The Adoption of Drug Eluting Coronary Stents by U.S. Hospitals

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The Adoption of Drug Eluting Coronary Stents by U.S. Hospitals Powered By Docstoc
					The Adoption of Drug Eluting
  Coronary Stents by U.S.
   Hospitals, 2003-2004
  Peter W. Groeneveld, MD, MS
  Assistant Professor of Medicine
  Philadelphia Veterans Affairs Medical Center
  University of Pennsylvania School of Medicine
         Acknowledgements

   Coauthors:
     Feifei Yang, MS

     Mary Anne Matta, MS

   Sponsor:
     Institute for Health Technology
      Studies (InHealth)
Background: A partially segregated
   national health care system
   22% of the nation’s doctors provide
    care for 80% of black Medicare
    enrollees
   25% of U.S. hospitals provide
    hospital care for 75% of the nation’s
    African Americans
   All providers, hospitals, and health
    systems are not created equal
     Differences in Innovation

   Hospitals with large numbers of black
    patients were slower to adopt
    cardiovascular innovations than
    hospitals with predominantly white
    patient populations
   This difference in hospitals’
    technology adoption practices has
    contributed to racial disparity in
    cardiac care nationwide
         Clinical background

   In April of 2003, FDA approved the
    drug-eluting coronary stents (DES)
    for treatment of coronary stenoses
   Drug eluting stents required minimal
    additional training on the part of
    health care providers, and limited
    capital investment by health care
    systems—in incremental innovation
         Research Questions

   For an incremental cardiovascular
    innovation, do minority-serving
    health care systems still lag “white”
    systems?
   How is this effect modulated by
    academic hospitals, which tend to
    both be early adopters and are more
    likely to have large minority
    populations?
                  Data

   5% MEDPAR data from April, 2003-
    December, 2004
   Patients age ≥ 65 who underwent
    either DES or BMS
   No percutaneous coronary
    intervention in the prior 12 months
   n = 27,300 procedures at 1263
    hospitals
          Outcome variable

   Receipt of DES versus BMS indicated
    by the ICD-9 code and corresponding
    DRG
   Little incentive to overcode, since
    DES triggered a registry requirement
   Little incentive to undercode, since
    BMS reimbursement was $2200 less
        Independent variables

   Total number of BMS+DES (offset term)
   Percentage of black patients hospitalized
    among all Medicare hospitalizations at
    each institution
   “Black” hospitals designated as hospitals
    in top quartile (≥ 16% black patients)
   Academic hospitals (Council of Teaching
    Hospitals)
          Model specification

   Negative binomial, log link, GEE
   DEScount = β0 +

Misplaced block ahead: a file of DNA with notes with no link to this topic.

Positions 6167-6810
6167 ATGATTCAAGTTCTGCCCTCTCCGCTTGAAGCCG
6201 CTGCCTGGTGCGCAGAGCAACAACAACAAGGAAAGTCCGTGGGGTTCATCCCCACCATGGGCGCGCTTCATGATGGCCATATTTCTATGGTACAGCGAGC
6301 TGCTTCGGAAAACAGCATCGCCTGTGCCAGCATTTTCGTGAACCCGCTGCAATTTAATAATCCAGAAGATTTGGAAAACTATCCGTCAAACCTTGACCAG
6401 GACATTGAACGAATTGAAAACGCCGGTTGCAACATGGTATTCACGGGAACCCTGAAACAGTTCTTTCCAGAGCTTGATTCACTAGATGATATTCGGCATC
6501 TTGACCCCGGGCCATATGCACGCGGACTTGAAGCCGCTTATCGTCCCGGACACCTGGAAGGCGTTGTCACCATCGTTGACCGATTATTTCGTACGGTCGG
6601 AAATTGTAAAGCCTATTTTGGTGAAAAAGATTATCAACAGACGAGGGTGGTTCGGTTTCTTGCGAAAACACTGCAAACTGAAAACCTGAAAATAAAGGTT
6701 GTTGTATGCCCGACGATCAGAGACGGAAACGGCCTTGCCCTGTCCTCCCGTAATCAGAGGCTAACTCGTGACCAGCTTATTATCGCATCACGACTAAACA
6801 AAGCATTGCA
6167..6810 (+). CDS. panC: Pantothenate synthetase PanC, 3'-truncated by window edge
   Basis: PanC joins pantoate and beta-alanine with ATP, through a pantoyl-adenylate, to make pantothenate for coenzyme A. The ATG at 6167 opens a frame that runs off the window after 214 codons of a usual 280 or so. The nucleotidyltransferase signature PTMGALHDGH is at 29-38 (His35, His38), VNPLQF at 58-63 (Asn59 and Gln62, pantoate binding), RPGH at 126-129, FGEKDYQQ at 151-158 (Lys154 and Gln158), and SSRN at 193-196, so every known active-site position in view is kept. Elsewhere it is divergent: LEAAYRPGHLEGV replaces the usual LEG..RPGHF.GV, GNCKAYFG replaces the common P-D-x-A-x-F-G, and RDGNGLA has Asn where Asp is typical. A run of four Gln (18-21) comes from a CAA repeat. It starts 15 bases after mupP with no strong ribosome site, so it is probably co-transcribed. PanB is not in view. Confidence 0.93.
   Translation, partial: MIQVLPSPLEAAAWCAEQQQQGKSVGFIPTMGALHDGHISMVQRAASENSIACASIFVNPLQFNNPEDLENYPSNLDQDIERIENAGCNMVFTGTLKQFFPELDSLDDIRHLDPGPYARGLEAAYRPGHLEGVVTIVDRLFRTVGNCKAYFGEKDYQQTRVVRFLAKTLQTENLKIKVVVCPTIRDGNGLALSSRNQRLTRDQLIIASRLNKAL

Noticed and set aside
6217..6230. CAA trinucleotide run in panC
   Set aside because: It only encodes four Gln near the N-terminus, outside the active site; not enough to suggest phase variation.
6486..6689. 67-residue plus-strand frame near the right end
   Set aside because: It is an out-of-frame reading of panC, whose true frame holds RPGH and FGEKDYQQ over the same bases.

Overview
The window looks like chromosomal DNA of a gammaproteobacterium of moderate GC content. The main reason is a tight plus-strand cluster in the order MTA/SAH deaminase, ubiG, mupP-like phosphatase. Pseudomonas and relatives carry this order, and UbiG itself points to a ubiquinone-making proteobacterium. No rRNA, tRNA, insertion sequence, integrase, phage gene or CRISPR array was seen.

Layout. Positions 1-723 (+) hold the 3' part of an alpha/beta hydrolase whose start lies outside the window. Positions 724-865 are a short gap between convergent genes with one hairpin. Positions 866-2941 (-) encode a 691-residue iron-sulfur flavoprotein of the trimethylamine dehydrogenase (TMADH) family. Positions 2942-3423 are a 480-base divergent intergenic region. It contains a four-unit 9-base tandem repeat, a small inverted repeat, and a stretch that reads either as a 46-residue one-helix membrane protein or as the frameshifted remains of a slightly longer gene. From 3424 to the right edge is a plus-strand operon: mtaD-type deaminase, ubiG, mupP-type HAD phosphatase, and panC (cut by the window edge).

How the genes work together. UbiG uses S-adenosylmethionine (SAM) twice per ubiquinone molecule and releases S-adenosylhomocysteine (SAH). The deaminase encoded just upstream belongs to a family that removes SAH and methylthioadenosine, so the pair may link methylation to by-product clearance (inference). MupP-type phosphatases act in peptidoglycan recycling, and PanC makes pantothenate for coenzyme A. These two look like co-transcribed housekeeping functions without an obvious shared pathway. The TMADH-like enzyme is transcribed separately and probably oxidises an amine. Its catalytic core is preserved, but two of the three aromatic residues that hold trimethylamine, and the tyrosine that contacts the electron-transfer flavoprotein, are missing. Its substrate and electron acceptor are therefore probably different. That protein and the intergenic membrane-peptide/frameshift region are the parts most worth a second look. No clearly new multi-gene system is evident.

β1   total_stent_count +
                 β2   acadhosp +
                 β3   blackhosp +
                 β4   blackhosp*acadhosp +
                 β5   avg_age +
                 β6   DM_prevalence + ε
 Hospital types and stent volume

“White,” non-        “White,” academic
academic hospitals   hospitals
n = 849 hospitals    n = 99 hospitals
Stent volume =       Stent volume =
332,000 (60%)        82,000 (15%)
“Minority-serving”   “Minority-serving”
non-academic         academic
hospitals            hospitals
n = 219 hospitals    n = 96 hospitals
Stent volume =       Stent volume =
80,000 (15%)         52,000 (10%)
         Results: Rate Ratios

        Calendar      Acad        Black        Black
Model   Quarter       Hosp        Hosp        x Acad
        1.50 (1.47-
 1      1.53)**

        1.50 (1.47- 1.15 (1.00-
 2      1.53)**     1.33)*

        1.50 (1.47- 1.17 (1.01- 0.85 (0.62-
 3      1.53)**     1.36)*      1.15)

        1.50 (1.47- 1.26 (1.01- 0.98 (0.70- 0.80 (0.49-
 4      1.53)**     1.55)*      1.37)       1.31)
              Conclusions

   White academic hospitals implanted
    15% of all stents nationwide in
    2003-2004
   White academic hospitals used drug
    eluting stents 26% more frequently
    than black academic hospitals or
    non-academic hospitals during the
    21-month technology diffusion period
                Caveats

   Access to new technology “early”
    may not necessarily be a good thing
   If early DES stent adoption was
    correlated with increased off-label
    use or other activities likely to
    diminish the effectiveness of the
    device, early access to technology
    may not have resulted in improved
    health care outcomes
              Implications

   Despite the disproportionate number
    of academic centers that have large
    black populations, these centers
    were not leaders in cardiovascular
    device innovation
   Differential diffusion likely widened
    racial disparities in cardiac care
    during 2003-04

				
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